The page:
| I and Thou
Mating behaviors and gender specific roles appear to have emerged in animals early in the course of evolution. Human behavior seems to be an eclectic mix of mating behaviors common in all mammals. We can empathize with the distraught male dog, longing for contact with the bitch in heat down the street. Birds provide colorful examples of mating behaviors; nest building, pair bonding and child rearing that are touchingly similar to our own efforts. Human mating rituals are everywhere apparent. You do not need an evolutionary psychologist to tell you what's going on in general terms, but real and deep insight into the human condition requires understanding our animal heritage.
The natural play of attraction and sexual bonding is really intended for teenagers. On the pristine path, puberty initiates sexual activity, babies are born to teenage mothers and the whole community participates in childcare. Currently, teenage pregnancies are considered to be undesirable and young women may use contraception to delay pregnancy one or two decades.
With the prolongation of life, and extended reproductive potential, sexual attraction and mating behaviors operate for many more years than was originally intended.
An idealized story of sex and gender in my community is that girls and boys are distinct sexes who are attracted to each other, fall in love, marry, have children, sacrifice personal and selfish desires in favor of the success of the family and live happily ever after. Teenagers are nurtured in a highly structured subculture and most avoid the vices of hanging out in non-productive groups and are not routinely waylaid by alcoholism, drug addiction, pregnancy, infection or crime. In the best case, teenagers date and form relationships, graduate from high school and go on to jobs or advanced education. A well-structured and enabling community steers adolescents into relationships suitable for long-term commitment and family. Local newspapers feature engagement and marriage announcements with pictures of young smiling couples on their wedding day. Sometimes, the heterosexual marriage story comes true, more or less. Each component of this ideal story is a complex of interacting determinants and the results are variable. Each component of the story identifies only an average or middle group in any larger population and the rest of the population expresses different possibilities that range from mild deviation, to gender and role reversals, to illness, addiction and occasional tragic outcomes. In other parts of the world, gender differences are emphasized, exaggerated and fixed in traditions and laws that tend to give males more power and females an inferior socioeconomic status. Marriages are often arranged and the fidelity of married couples is enforced by strict laws. Punishments for infidelity range from social ostracism to death.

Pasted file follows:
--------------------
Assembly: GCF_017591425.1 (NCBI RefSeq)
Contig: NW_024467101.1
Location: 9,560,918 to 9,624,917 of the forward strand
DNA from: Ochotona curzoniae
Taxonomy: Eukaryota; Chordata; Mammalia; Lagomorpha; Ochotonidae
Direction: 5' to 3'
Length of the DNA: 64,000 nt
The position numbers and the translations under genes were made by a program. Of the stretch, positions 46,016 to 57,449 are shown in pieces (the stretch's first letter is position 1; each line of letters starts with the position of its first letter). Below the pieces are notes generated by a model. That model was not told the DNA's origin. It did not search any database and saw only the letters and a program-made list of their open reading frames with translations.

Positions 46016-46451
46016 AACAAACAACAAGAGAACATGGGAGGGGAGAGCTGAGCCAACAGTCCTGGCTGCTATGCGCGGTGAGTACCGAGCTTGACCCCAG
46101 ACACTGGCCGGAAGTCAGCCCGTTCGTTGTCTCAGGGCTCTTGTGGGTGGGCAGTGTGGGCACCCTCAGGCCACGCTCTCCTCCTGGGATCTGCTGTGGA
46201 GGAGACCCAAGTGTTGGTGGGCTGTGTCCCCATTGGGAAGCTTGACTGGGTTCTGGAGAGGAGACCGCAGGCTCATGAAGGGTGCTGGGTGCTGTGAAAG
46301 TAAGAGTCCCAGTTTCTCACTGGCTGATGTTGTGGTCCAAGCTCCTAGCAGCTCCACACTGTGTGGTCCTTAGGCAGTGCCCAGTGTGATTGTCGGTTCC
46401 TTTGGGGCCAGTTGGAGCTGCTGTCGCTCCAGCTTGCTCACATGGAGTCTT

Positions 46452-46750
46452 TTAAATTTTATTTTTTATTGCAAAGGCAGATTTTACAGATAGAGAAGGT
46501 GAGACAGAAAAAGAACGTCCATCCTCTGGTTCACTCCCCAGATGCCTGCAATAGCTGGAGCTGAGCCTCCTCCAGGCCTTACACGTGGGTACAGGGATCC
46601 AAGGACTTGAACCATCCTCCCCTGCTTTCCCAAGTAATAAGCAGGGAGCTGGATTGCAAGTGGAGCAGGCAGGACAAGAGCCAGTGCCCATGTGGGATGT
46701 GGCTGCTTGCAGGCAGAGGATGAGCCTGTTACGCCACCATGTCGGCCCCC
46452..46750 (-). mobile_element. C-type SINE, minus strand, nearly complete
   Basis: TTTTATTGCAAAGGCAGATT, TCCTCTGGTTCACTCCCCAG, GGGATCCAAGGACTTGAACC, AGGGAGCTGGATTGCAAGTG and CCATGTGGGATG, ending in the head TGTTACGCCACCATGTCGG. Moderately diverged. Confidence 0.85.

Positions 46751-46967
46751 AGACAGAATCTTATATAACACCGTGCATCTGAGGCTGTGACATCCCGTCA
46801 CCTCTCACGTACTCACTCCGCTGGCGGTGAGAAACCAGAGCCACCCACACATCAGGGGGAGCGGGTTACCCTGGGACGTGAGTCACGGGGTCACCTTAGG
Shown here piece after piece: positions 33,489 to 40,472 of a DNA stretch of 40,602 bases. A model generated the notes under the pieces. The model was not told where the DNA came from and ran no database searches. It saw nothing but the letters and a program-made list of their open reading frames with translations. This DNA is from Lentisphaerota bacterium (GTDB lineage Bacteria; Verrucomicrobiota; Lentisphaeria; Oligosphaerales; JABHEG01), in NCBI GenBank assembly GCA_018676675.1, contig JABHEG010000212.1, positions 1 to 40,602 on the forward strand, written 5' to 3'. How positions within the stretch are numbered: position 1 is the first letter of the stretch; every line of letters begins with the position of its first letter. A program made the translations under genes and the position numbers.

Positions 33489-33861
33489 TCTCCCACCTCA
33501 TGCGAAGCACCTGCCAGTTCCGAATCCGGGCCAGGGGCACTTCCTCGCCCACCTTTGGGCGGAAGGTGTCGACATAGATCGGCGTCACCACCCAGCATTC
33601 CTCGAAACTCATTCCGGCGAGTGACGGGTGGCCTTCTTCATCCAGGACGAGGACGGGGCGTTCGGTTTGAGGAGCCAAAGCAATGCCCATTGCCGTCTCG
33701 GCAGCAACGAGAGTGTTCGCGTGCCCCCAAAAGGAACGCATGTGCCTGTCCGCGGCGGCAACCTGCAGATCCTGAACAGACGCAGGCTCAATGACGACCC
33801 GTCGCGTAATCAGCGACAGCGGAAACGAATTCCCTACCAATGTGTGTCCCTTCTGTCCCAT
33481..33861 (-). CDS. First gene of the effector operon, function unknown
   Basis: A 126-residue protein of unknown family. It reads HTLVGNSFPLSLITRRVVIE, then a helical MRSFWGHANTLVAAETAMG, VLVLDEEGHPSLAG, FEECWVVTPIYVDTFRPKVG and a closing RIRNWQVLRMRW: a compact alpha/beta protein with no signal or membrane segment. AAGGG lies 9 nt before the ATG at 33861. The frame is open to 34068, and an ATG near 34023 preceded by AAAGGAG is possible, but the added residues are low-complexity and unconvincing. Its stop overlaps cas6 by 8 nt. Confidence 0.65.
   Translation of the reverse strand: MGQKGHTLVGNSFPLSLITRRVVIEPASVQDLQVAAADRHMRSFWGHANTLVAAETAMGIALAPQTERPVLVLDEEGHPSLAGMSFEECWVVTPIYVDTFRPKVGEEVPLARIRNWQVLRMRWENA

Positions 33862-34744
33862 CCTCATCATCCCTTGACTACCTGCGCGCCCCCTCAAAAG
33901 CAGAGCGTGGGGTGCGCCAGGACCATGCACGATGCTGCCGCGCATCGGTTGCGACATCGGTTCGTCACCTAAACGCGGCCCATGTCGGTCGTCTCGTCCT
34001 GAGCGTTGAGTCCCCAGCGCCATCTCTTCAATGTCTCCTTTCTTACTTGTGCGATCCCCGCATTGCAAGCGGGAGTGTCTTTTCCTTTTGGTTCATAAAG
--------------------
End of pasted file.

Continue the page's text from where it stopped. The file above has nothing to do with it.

Parties, Clubs, Sexual Frenzy
Humans gather to celebrate with music, dance and drugs. The celebration often involve displays of sexuality and attempts to meet a sexually receptive partner. Dance is rhythmic body movements that express emotion, display sexuality and enhance group cohesion. Birds and animals dance, often in courtship rituals, sometimes in ritualized aggressive-defensive displays. In the 20th century couple dancing emerged in many styles. Broadways shows and Hollywood movies featured dance music and some dancer couples became famous such as Fred Astaire and Ginger Rogers. Popular tunes in the 1950's (Motown) became the new dance music intended for young audiences. Rock and Roll emerged as frantic dance music. Disco emerged with radio and recorded music. DJ's appeared in dance halls, spinning their disc collections into collages of danceable tunes. Discos became commercial dance, nightclubs, singles meeting places. Discos and bars merged into the new nightclubs where noise, alcohol and cigarette smoke dominated and often prevented the meeting place opportunities that patrons sought. By the 1980's electronic dance music proliferated in several styles – techno, trance, house, jungle, and electro dance are examples. Raves featured trance dancing with the addition of ecstasy and other drugs. After many years living outside of urban centers, I returned to Vancouver and explored a variety of discotheques. The essentials were a dance floor, beer and liquor, drugs, big speakers and loud sound. Often A DJ presided over the deafening festivities. The electronic music that became popular was also heard in the aerobics classes in fitness centers. By the late 1970s many major US cities had thriving disco club scenes which were centered around discothèques, nightclubs, and private loft parties where DJs would play disco hits through powerful PA systems for the dancers. Some of the most prestigious clubs had elaborate lighting systems that throbbed to the beat of the music. The notion of romantic, skillful couples dancing was lost in the noise, confusion and intoxication of late 20th century dance venues.